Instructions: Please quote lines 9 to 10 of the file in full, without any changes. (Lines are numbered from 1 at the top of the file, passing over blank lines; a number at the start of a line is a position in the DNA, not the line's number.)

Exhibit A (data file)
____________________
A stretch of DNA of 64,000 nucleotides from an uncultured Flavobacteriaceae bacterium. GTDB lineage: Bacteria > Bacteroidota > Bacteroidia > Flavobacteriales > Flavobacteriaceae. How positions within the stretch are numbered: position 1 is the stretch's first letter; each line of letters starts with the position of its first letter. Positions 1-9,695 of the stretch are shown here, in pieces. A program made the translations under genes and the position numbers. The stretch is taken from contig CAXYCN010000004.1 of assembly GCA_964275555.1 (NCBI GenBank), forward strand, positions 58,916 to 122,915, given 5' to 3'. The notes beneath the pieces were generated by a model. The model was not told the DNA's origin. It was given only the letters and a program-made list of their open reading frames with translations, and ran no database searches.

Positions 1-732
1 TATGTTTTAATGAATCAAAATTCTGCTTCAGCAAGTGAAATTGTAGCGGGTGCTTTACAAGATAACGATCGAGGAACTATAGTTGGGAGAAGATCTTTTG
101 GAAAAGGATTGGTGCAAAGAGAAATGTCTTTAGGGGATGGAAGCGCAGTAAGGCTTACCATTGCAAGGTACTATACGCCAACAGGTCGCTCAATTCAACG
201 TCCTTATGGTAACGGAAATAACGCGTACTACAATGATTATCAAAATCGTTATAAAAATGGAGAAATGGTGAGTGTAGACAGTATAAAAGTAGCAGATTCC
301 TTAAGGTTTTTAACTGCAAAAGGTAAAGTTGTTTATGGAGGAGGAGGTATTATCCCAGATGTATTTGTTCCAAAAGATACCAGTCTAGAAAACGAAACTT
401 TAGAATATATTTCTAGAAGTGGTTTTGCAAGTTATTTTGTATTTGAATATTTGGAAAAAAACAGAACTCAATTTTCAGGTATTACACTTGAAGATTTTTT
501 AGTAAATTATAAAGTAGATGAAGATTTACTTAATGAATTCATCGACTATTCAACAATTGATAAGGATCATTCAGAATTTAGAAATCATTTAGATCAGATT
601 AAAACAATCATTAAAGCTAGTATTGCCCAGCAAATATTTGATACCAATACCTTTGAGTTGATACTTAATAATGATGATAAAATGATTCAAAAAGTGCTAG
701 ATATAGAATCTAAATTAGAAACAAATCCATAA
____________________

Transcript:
601 AAAACAATCATTAAAGCTAGTATTGCCCAGCAAATATTTGATACCAATACCTTTGAGTTGATACTTAATAATGATGATAAAATGATTCAAAAAGTGCTAG
701 ATATAGAATCTAAATTAGAAACAAATCCATAA